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Costa Rica and Uruguay - The political economy of poverty, equity, and growth, Volume 1
Author:Rottenberg, Simon [editor]; Country:Uruguay; Costa Rica;
Date Stored:2002/09/12Document Date:1993/01/31
Document Type:PublicationSubTopics:Environmental Economics & Policies; Governance Indicators; Achieving Shared Growth; Economic Theory & Research; Economic Conditions and Volatility
ISBN:ISBN 0-19-520883-8Language:English
Major Sector:(Historic)Economic PolicyRegion:Latin America & Caribbean
Report Number:11644Sub Sectors:(Historic)Macro/non-trade
Collection Title:A World Bank comparative studyVolume No:1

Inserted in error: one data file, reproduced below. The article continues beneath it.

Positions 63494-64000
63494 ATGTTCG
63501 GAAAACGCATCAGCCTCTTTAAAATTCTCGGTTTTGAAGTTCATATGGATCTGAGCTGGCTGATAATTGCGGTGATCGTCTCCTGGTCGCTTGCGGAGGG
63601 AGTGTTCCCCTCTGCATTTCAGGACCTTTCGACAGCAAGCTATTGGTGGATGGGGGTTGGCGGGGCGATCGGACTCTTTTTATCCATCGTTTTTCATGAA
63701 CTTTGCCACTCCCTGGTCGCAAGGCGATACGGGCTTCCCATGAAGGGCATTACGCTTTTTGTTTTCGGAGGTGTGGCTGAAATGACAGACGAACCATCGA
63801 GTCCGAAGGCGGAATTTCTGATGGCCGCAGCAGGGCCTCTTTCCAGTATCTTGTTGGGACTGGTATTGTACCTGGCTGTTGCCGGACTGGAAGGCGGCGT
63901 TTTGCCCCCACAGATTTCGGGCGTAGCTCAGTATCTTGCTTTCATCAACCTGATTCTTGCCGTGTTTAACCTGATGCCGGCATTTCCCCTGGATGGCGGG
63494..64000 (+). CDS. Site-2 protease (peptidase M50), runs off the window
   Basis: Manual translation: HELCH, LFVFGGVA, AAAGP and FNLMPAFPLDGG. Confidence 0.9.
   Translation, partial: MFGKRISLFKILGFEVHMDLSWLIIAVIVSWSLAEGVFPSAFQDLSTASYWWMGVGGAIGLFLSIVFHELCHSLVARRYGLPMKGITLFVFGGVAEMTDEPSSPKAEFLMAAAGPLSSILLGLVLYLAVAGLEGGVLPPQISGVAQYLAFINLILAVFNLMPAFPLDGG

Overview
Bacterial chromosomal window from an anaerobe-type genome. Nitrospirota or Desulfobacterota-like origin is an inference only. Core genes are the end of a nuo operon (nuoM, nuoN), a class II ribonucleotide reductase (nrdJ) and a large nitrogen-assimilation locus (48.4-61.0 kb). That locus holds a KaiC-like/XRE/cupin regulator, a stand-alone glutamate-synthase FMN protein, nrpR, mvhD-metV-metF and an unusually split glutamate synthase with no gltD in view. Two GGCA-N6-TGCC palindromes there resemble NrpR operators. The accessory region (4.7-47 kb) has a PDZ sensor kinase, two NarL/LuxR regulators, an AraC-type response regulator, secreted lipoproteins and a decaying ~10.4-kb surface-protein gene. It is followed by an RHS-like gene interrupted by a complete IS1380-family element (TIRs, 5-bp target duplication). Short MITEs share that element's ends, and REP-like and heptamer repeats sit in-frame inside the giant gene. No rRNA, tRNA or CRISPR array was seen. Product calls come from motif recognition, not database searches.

Summary: This study of Uruguay and Costa Rica reveals two countries with striking similarities in initial conditions, economic policies and outcomes. It portrays two countries that have achieved relatively high per capita income through the export of primary products -- coffee and bananas in Costa Rica, beef and livestock in Uruguay. Both countries have also followed redistributive policies and were among the earliest to establish welfare states. This occurred after World War II in Costa Rica and at the turn of the century in Uruguay. The result has been a high degree of equity in both countries, both of which have democratic systems of government. Over time, however as a result of growing urbanization and the interplay of interest group pressures in democratic politics, redistributive policies have led to explicit and implicit taxation of their most productive source of revenue -- the agriculture sector. Entitlements created by the welfare state have been underwritten by an increasing squeeze on the rural sector. This has come about as a result of the growth of public employment and parastatals, discriminatory exchange rate and agricultural price policies, growing trade protection, and inefficient industrialization. Incipient fiscal crises resulted in both countries. In Uruguay this manifested itself as a balance of payments crisis triggered by the large oil price increase of the early 1970s; Costa Rica's plight occurred a decade later, when voluntary lending to Latin America was brought to a halt by the world debt crisis and the rise in interest rates. The authors chart the twists and turns in subsequent policymaking in both countries. Both countries aimed to liberalize their economies -- thereby raising their growth rates by increasing their responsiveness to a more turbulent world environment; both aimed to roll back redistributive entitlements that had become unviable. Their success had been mixed, although Uruguay's spectacular growth in the early 1970s, after initial liberalization, shows the potential for growth flowing from good policies that exist in both countries.

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